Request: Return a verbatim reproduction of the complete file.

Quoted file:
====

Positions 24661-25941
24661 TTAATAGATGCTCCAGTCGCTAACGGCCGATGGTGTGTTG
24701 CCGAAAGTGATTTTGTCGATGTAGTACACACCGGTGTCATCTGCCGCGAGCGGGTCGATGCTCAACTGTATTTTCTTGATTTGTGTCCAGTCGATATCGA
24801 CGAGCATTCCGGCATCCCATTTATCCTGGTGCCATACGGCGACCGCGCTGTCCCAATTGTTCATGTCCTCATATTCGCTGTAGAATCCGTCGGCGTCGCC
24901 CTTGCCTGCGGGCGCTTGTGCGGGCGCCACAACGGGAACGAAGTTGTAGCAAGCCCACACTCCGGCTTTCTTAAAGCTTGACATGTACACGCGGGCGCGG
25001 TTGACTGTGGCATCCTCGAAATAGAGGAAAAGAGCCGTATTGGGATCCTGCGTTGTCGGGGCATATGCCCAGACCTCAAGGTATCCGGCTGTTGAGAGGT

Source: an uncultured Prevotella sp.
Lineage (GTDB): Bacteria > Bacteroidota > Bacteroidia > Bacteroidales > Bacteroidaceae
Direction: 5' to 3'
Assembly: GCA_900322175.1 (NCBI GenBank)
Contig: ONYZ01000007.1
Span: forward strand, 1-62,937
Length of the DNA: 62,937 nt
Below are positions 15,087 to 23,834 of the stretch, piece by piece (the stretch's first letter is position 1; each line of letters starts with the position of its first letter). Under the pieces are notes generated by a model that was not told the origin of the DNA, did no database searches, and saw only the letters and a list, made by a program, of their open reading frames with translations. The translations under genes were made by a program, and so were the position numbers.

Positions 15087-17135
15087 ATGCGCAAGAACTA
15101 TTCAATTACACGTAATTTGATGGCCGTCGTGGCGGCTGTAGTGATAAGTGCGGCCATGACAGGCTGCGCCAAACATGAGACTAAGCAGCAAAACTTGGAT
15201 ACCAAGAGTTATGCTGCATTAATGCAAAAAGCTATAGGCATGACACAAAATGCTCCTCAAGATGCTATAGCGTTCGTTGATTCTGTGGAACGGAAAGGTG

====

Positions 24661-25941
24661 TTAATAGATGCTCCAGTCGCTAACGGCCGATGGTGTGTTG
24701 CCGAAAGTGATTTTGTCGATGTAGTACACACCGGTGTCATCTGCCGCGAGCGGGTCGATGCTCAACTGTATTTTCTTGATTTGTGTCCAGTCGATATCGA
24801 CGAGCATTCCGGCATCCCATTTATCCTGGTGCCATACGGCGACCGCGCTGTCCCAATTGTTCATGTCCTCATATTCGCTGTAGAATCCGTCGGCGTCGCC
24901 CTTGCCTGCGGGCGCTTGTGCGGGCGCCACAACGGGAACGAAGTTGTAGCAAGCCCACACTCCGGCTTTCTTAAAGCTTGACATGTACACGCGGGCGCGG
25001 TTGACTGTGGCATCCTCGAAATAGAGGAAAAGAGCCGTATTGGGATCCTGCGTTGTCGGGGCATATGCCCAGACCTCAAGGTATCCGGCTGTTGAGAGGT

Source: an uncultured Prevotella sp.
Lineage (GTDB): Bacteria > Bacteroidota > Bacteroidia > Bacteroidales > Bacteroidaceae
Direction: 5' to 3'
Assembly: GCA_900322175.1 (NCBI GenBank)
Contig: ONYZ01000007.1
Span: forward strand, 1-62,937
Length of the DNA: 62,937 nt
Below are positions 15,087 to 23,834 of the stretch, piece by piece (the stretch's first letter is position 1; each line of letters starts with the position of its first letter). Under the pieces are notes generated by a model that was not told the origin of the DNA, did no database searches, and saw only the letters and a list, made by a program, of their open reading frames with translations. The translations under genes were made by a program, and so were the position numbers.

Positions 15087-17135
15087 ATGCGCAAGAACTA
15101 TTCAATTACACGTAATTTGATGGCCGTCGTGGCGGCTGTAGTGATAAGTGCGGCCATGACAGGCTGCGCCAAACATGAGACTAAGCAGCAAAACTTGGAT
15201 ACCAAGAGTTATGCTGCATTAATGCAAAAAGCTATAGGCATGACACAAAATGCTCCTCAAGATGCTATAGCGTTCGTTGATTCTGTGGAACGGAAAGGTG